There have always been multiple ways of making sense of data and solving business problems with analytics. Perhaps one of the earliest classifications was the descriptive/predictive/prescriptive one, which I can’t remember whether I invented or borrowed (I feel like I invented “prescriptive,” but I could be wrong, and I certainly didn’t invent the other two). There are other important distinctions as well, including whether the analytics are for internal decision support or customer-oriented products and services, and whether analyses use “traditional” analytics or artificial intelligence.
Whatever your favorite taxonomy or category of analytics, I’m here to argue that it doesn’t matter from an organizational standpoint. That is, I think all the categories should be supported by one organization. I have certainly observed less inclusive approaches in organizations—for example, a “business intelligence” group and an “advanced analytics” one, and others in which analytics and AI are supported by separate organizations—but in general I believe these are not good approaches to supporting analytics. I’ll spend the rest of this post arguing why an inclusive approach is more effective.
I’m assuming that in your organization, analytics groups do multiple things. They consult with internal groups on their business issues and decisions, and how they might be addressed with analytics or AI. They recommend or use particular tools to pursue those objectives. They either generate the analytics themselves, or assist the business user in doing so. Then—if they are doing a good job—they help to deploy the analytics in production systems and processes.
Categories of Analytics Do and Should Overlap
Perhaps the best reason for dealing with all types of analytics through one organization is that the different categories often overlap, and should do so even more than they do today. An analyst hoping to do prediction should, in many cases, explore his or her data with descriptive analytics first. Companies planning to push analytics that make recommendations out to customers or employees—in other words, prescriptive analytics—first need to develop predictive models. And, as we’ve argued before on this site, the differences between predictive analytical models and supervised machine learning are subtle at best.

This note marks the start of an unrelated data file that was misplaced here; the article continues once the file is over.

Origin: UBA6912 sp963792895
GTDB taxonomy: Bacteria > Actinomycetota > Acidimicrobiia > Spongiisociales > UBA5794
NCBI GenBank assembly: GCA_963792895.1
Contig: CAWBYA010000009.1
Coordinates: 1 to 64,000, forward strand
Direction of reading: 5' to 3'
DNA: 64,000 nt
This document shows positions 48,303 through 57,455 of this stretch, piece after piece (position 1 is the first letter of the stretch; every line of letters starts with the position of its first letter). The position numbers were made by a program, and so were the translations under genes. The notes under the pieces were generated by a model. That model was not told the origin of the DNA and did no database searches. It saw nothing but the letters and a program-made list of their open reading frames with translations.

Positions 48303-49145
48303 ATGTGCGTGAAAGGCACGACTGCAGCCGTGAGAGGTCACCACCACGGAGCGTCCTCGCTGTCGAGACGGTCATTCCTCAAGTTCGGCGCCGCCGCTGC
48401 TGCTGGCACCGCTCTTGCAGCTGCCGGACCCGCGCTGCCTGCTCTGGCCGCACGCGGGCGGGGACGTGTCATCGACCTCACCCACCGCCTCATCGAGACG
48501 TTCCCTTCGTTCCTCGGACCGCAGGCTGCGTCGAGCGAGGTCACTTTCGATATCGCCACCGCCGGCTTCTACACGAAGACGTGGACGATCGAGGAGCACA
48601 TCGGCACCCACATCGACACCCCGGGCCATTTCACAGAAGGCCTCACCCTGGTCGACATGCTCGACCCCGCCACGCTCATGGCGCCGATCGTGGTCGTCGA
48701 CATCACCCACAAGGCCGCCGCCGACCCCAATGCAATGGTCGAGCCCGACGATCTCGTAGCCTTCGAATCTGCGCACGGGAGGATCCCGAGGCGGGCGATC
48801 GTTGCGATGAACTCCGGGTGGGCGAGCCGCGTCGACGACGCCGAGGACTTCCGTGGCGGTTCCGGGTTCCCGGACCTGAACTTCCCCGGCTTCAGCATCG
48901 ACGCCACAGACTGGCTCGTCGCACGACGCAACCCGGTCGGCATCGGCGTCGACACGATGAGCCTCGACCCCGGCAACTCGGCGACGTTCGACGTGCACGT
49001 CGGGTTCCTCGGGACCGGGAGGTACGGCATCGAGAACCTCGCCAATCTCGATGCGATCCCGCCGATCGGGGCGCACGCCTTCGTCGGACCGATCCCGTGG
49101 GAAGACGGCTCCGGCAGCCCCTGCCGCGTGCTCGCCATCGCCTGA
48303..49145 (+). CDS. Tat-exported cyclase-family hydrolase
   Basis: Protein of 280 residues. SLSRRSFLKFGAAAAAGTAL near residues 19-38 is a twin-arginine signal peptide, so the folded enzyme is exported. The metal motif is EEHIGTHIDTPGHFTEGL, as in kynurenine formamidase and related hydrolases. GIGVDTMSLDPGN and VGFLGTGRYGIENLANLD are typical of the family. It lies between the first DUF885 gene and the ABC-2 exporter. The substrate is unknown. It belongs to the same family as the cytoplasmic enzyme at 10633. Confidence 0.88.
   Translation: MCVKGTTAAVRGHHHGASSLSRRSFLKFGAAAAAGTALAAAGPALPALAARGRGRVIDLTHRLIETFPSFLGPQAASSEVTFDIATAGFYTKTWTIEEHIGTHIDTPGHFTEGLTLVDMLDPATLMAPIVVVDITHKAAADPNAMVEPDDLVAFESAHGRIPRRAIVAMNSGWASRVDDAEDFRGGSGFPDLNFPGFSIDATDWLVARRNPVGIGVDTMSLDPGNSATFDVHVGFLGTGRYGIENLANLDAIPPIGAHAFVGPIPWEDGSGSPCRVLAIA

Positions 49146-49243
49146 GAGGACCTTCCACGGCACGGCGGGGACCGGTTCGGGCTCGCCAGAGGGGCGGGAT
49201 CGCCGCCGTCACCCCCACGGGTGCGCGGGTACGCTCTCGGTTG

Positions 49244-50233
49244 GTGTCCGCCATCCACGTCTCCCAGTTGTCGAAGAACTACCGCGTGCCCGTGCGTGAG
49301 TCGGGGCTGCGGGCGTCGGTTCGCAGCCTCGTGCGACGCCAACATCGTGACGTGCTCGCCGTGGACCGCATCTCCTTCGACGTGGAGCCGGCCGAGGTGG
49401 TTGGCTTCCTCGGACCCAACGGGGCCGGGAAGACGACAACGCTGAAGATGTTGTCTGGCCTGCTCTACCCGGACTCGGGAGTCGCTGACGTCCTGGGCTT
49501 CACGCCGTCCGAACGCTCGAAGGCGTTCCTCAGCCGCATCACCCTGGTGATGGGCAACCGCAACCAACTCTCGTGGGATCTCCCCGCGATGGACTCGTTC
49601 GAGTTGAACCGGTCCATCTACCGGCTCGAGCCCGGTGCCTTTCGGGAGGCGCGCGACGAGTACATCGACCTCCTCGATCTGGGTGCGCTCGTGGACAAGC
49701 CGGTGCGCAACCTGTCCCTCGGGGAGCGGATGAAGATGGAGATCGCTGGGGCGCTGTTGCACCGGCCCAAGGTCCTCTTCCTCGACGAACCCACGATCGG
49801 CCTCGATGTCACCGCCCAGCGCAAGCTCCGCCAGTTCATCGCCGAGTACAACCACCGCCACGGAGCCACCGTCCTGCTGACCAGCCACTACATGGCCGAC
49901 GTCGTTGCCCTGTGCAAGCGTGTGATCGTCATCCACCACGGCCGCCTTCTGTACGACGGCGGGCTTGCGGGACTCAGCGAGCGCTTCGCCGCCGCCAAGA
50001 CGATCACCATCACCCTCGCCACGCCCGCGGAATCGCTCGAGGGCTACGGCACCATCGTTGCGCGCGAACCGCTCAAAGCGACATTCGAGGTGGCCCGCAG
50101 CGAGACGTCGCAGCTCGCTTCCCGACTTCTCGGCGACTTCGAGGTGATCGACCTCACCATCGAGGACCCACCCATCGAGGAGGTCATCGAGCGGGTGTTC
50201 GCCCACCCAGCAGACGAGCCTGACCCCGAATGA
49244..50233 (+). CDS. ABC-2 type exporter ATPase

In many cases, analytical work is based on a discovery process over time that involves the use of increasingly sophisticated methods. If an internal customer for analytics has to move among multiple support organizations for help with these different methods, the discovery process isn’t likely to work smoothly. For example, if a business user consults with a “business intelligence” group to address its analytical needs, it’s unlikely to hear much about more advanced forms of analytics and AI. And in the opposite direction, chatting with an AI group about your problem is unlikely to yield a recommendation of, “All you really need is a bar chart.”
How an All-Inclusive Analytics Organization Works
Of course, not all quantitative analysts and data scientists have the same skills for all forms of analytics. If they’re combined in one organization, they need to be able to flex to deal with a wide variety of internal customer needs. That means, among other things, that each member of the analytics group staff needs to be classified in terms of what kinds of analytics they can do or support. The classification can change over time, of course, as the analyst learns new methods and skills. In this type of all-inclusive organization, analysts and data scientists should be encouraged to acquire new capabilities all the time.
It also requires someone at the front end of the process who can understand their problem and oversee the customers’ needs for analytical or AI solutions. Others have called this role an “analytics translator,” and it’s a very important one. The role may be part of a centralized analytics organization—with assignment to specific business units or functions—or may be decentralized to report into the business. Companies like Procter & Gamble have had such roles for over a decade—initially centrally structured but embedded into business units, and now reporting directly to them with an indirect link to the central analytics group.
The translator can advise business users of analytics and AI on what methods and tools are most relevant to their problem. If there is a need for deeper support from an analytics or AI specialist, the translator can recommend the right one for the job. To succeed in the role, translators need to be familiar with typical business problems and decisions in the units they support, and also with the range of analytical solutions available to address them. Their expertise is broad rather than deep, but it is just as valuable as detailed knowledge of a particular analytical method. I’ve known a few companies that disparage people in the translator role as “light quants,” but criticism of this critical role isn’t justified or appropriate.
An all-inclusive analytics organization does presume a fairly high level of central coordination of analytics, and a desire to match the best people and methods with the analytical problems they are prepared to solve. It doesn’t require full centralization, but it is probably incompatible with full decentralization or a loose community of practice. However, I think it’s the most effective way to pursue analytics and AI within a large, sophisticated organization.